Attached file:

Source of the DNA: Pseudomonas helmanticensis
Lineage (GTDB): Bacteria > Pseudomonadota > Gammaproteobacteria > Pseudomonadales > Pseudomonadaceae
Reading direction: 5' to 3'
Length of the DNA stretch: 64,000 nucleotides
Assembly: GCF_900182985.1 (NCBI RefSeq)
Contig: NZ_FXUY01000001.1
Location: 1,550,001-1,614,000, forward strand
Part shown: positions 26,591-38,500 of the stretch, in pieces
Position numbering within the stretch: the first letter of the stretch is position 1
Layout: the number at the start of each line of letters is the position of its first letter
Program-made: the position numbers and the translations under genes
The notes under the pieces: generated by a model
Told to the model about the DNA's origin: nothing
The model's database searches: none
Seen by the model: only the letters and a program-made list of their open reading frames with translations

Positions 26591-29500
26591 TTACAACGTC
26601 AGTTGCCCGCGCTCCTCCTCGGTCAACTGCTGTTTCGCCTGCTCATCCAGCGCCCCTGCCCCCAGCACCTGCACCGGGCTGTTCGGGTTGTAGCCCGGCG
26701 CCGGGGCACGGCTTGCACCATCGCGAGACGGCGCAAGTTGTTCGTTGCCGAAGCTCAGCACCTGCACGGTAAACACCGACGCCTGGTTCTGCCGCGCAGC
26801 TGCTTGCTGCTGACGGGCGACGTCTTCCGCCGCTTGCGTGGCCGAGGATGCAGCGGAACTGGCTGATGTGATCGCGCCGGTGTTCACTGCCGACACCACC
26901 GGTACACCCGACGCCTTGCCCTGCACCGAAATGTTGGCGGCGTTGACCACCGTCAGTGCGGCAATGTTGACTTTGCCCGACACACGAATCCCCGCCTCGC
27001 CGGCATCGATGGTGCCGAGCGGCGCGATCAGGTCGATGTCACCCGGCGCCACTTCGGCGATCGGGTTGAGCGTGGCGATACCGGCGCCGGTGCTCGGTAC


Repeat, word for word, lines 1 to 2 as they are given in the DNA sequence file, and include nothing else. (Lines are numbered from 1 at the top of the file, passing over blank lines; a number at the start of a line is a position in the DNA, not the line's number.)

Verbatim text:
Source of the DNA: Pseudomonas helmanticensis
Lineage (GTDB): Bacteria > Pseudomonadota > Gammaproteobacteria > Pseudomonadales > Pseudomonadaceae